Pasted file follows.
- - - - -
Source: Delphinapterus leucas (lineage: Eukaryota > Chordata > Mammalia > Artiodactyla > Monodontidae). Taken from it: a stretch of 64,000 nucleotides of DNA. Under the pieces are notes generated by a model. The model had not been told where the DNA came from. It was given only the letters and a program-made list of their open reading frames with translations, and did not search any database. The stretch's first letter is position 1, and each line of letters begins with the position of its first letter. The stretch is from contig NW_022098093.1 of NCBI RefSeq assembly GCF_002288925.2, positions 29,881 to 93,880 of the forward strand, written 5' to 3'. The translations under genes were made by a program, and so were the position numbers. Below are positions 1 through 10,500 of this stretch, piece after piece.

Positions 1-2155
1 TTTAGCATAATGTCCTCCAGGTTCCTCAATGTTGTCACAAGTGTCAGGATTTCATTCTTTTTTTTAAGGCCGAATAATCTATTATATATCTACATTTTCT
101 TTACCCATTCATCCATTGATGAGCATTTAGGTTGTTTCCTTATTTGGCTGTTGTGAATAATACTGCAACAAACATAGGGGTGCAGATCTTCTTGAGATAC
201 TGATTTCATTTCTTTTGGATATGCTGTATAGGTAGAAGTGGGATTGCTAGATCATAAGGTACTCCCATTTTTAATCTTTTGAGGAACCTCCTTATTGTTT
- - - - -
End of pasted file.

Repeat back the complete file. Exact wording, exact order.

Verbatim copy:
Source: Delphinapterus leucas (lineage: Eukaryota > Chordata > Mammalia > Artiodactyla > Monodontidae). Taken from it: a stretch of 64,000 nucleotides of DNA. Under the pieces are notes generated by a model. The model had not been told where the DNA came from. It was given only the letters and a program-made list of their open reading frames with translations, and did not search any database. The stretch's first letter is position 1, and each line of letters begins with the position of its first letter. The stretch is from contig NW_022098093.1 of NCBI RefSeq assembly GCF_002288925.2, positions 29,881 to 93,880 of the forward strand, written 5' to 3'. The translations under genes were made by a program, and so were the position numbers. Below are positions 1 through 10,500 of this stretch, piece after piece.

Positions 1-2155
1 TTTAGCATAATGTCCTCCAGGTTCCTCAATGTTGTCACAAGTGTCAGGATTTCATTCTTTTTTTTAAGGCCGAATAATCTATTATATATCTACATTTTCT
101 TTACCCATTCATCCATTGATGAGCATTTAGGTTGTTTCCTTATTTGGCTGTTGTGAATAATACTGCAACAAACATAGGGGTGCAGATCTTCTTGAGATAC
201 TGATTTCATTTCTTTTGGATATGCTGTATAGGTAGAAGTGGGATTGCTAGATCATAAGGTACTCCCATTTTTAATCTTTTGAGGAACCTCCTTATTGTTT